Blogs

Rant from Riverton: The Japanese are doing it right, but they've got the room to do it

Sony ICF-29 - (Photo: Sony)Lately, I have been seeing an article in the Japan Times that is spreading around the US broadcasting industry and hobby like wildfire.  Those who know about my connections with Japan have been sending me e-mails and Facebook private messages about it.   I am referring to the request by the Japan Commercial Broadcasters Association (JBA) (Japan's NAB) to the Ministry of Internal Affairs and Communications (MIC) (Japan's FCC) to work towards abolishing commercial AM radio broadcasting in Japan through converting to a full FM arrangement by the year 2028.  

 

Some are saying that the end is near for AM broadcasting in the United States, especially with the moves by several European nations and now this move by the JBA to work towards their own solution to AM revitalization.  

Rant from Riverton: It's about ARRL's numbers.. and "Tyro"-mania

The §1.401 Inbox in the FCC's Electronic Comment Filing System occasionally gets blessed with Petitions for Rulemaking regarding amateur radio.  Everything from license class restructuring to people upset because they lost the opportunity to get an extra class call sign is tn there.  Very few see the light of day, be assigned an RM number and get on the public notice for a 30 day comment period.   Two ham petitions re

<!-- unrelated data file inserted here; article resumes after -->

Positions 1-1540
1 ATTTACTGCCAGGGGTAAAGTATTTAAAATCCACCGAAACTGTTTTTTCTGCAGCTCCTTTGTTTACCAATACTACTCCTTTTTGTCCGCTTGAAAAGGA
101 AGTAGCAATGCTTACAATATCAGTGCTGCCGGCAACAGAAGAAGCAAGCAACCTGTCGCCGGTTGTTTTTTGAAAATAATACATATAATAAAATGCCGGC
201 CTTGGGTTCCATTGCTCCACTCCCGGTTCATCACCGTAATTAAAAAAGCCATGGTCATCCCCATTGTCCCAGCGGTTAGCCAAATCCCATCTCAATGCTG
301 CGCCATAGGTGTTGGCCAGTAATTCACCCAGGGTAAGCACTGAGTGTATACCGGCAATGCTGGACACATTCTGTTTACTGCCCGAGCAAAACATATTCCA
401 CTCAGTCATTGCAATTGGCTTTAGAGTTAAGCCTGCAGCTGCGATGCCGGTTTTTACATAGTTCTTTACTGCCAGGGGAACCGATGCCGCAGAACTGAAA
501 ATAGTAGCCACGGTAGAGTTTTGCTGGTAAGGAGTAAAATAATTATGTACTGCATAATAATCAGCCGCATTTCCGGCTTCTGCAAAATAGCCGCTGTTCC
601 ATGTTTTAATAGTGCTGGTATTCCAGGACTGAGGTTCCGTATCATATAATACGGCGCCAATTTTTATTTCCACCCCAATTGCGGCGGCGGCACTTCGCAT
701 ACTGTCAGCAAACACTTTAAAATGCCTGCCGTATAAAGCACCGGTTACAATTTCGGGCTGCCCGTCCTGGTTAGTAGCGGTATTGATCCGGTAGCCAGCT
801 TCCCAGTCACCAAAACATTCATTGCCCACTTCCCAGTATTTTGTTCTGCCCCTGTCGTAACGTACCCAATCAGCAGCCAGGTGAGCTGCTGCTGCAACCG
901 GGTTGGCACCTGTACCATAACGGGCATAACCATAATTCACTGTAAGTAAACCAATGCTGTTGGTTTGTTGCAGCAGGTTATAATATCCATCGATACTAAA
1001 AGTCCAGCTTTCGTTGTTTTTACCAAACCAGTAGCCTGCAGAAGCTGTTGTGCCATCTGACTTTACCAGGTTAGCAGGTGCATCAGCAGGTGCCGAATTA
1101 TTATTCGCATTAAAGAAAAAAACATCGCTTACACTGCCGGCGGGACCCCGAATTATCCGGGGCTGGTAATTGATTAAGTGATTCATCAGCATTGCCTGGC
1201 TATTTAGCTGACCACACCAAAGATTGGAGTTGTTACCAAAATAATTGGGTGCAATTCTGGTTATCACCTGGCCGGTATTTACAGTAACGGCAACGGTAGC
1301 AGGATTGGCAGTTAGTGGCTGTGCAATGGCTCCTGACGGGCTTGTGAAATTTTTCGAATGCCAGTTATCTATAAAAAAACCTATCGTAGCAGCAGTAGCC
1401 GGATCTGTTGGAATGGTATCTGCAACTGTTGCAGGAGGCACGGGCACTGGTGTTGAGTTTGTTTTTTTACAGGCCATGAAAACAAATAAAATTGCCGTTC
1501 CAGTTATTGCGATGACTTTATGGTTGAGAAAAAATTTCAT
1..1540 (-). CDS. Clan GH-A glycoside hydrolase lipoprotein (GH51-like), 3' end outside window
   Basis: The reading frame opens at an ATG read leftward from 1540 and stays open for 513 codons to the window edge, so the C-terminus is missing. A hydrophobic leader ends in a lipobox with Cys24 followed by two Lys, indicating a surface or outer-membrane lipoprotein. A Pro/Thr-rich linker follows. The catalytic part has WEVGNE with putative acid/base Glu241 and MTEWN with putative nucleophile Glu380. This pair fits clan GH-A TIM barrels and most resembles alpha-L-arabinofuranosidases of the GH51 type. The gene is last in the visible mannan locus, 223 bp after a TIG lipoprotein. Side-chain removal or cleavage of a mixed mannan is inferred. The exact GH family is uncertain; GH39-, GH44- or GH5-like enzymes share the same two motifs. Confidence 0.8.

Rant from Riverton: How come we don't have a "WHOIS" for DID numbers?

Anyone with a telephone (wireless, wired or otherwise) should be now accustomed to our modern culture where you are getting calls from scammers.  Many times, these are automatic dialers that will call you and play a message, usually in a synthesized voice.  These calls will sometimes claim to come from Social Security or from Internal Revenue Services.  They will threaten you with an arrest warrant or like the one that I got the other day, cancel my social security number.  

Rant from Riverton: Why we must embrace IP-based ham links as "real" amateur radio

A recent Facebook post on 100 Watts and a Wire triggered a debate on the claims that IP-based linked amateur radio systems like Echolink are not "real" amateur radio and that for it to be true radio, it must be a complete radio connection without the use of any terrestrial facilities such as wireline or IP.

Radio, historically has had used different forms of "non-radio" in order to connect people. For many years, many public safety providers have used wireline links to connect a dispatch console (control point) at a police or fire department to a hilltop 2-way radio site. Broadcast stations, have used a mix of radio and wireline methods of establishing studio to transmitter communications. The early national radio networks (i.e. NBC, CBS) were AT&T phone lines. Are these things not "radio"? 

Rant from Riverton: So, who killed the radio star?

In response to Dick Taylor's blog "Automation Killed The Radio Star" and the subsequent discussion on The Broadcast Club on Facebook.

The narrow formatting of American radio is what killed the radio star. There are simply too many stations and formats. More group owners who see radio as nothing more than just a billboard with music to keep people entertained between the ads.